John 15:1-17

One of the problems in life, today, is loneliness. And for people who are living on their own, who don’t see anyone else for days at a time, that’s quite understandable. Of course, some people live on their own by choice, but others . . . Well seeing and meeting others is just not part of their normal routine.

But then you don’t have to be alone to be lonely. Indeed, many people can feel lonely even in a crowded room, with people milling around them, and surrounded by people who want to care.

Loneliness, an inner emptiness, which is often accompanied by sadness, discouragement, sense of isolation, anxiety, and an intense desire to be wanted or needed by someone, can be a real problem. Yet it’s not a modern phenomenon.

Indeed, in the Old Testament, Jacob, Moses, Job, Nehemiah, Elijah, and Jeremiah all suffered from loneliness. And even in the New Testament, the Apostle Paul called out from prison for company and support. Consequently if you have ever felt lonely, you’re in good company, for some of the greats of the bible have also felt the depths of loneliness.

And while even the bible acknowledges the problem of loneliness, it does tend to take a much more positive view. Indeed, from a base of loneliness, it takes us on a journey for the need of communion with God. And for Christians, the emphasis is on the need to love, help, encourage, forgive, and care for one another.

Now perhaps, you can see where this is leading . . . Because there’s one character that I didn’t include in my list of lonely people from the bible. And perhaps I should have because it is Jesus himself. Indeed, Jesus typifies someone who can be surrounded by people but can still be terribly lonely.

Imagine! Jesus was walking on the road to Jerusalem, one last time, knowing what was in store at the end of the road. And as he walked along, telling his disciples what he was about to go through, were the disciples listening? Were they consoling him? Were they sticking with him every inch of the way? No! It’s like they were off in a world of their own. They hardly heard a word that Jesus was speaking. And, as a consequence, we get this image of Jesus, surrounded by people, but as lonely as can be.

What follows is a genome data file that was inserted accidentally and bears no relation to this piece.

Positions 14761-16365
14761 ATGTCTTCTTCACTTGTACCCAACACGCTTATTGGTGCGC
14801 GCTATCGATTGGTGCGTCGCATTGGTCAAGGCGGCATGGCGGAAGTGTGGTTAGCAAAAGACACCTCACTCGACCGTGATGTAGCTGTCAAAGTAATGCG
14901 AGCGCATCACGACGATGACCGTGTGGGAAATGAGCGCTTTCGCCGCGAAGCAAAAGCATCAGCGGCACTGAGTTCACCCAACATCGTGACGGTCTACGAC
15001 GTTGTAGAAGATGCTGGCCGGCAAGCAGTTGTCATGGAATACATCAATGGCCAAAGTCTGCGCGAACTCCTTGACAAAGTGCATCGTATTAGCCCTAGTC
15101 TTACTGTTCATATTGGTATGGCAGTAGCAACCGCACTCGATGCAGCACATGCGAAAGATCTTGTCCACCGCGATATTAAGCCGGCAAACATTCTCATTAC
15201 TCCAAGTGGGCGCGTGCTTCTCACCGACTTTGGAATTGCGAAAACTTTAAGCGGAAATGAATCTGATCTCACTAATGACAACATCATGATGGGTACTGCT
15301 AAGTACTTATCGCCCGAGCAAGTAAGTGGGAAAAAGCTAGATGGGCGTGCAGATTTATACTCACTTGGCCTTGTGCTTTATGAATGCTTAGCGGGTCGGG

But Jesus was determined not to let his loneliness get the better of him. He also knew that his disciples would go through the same thing. So, forgetting about himself, he used the opportunity to teach his disciples something of what true friendship meant.

He Jesus reminded them that he was their friend. And if he hadn’t shown them enough up to that point, he spelt it out all over again: “As the Father has loved me, so I have loved you” (9). He said. “There is no greater love than this: That someone should lay down his life for his friends” (13). He then continued, “I no longer call you servants, because the servant does not know what his master is doing. But I call you friends, because everything I have heard from my Father, I have made known to you” (15).

Now what Jesus was describing was friendship. But not just any friendship—not the kind that could be picked up or dropped whenever it suited. No, this was a friendship based on commitment—commitment to his friends. But commitment based on the same principles, and at same level, as God the father was committed to him.

But in return for his friendship, he expected something in return. And his expectation was that the disciples would offer the same level of friendship and commitment to him, as well as to one another.

Jesus’s words: “Remain in my love. You will remain in my love if you observe my commandments, just as I have observed my Father’s commandments and remain in his love” (9-10). “This is my commandment: That you love one another as I have loved you” (12). “You are my friends if you do what I command you” (14). “This is my command to you: Love each other” (17).

Jesus’s words leave no room for loneliness. On the contrary what he expects is a life full of activity and meaning.

The solution to the problem of loneliness, then, is a growing relationship with God and a growing relationship with each other. We need them both. Miss one of them out and it doesn’t work. Because being committed to God, without fellowship with each other, is a recipe for loneliness. And so too is a commitment to others, but where God is ignored.

Posted: 28th May 2020
© 2020, Brian A Curtis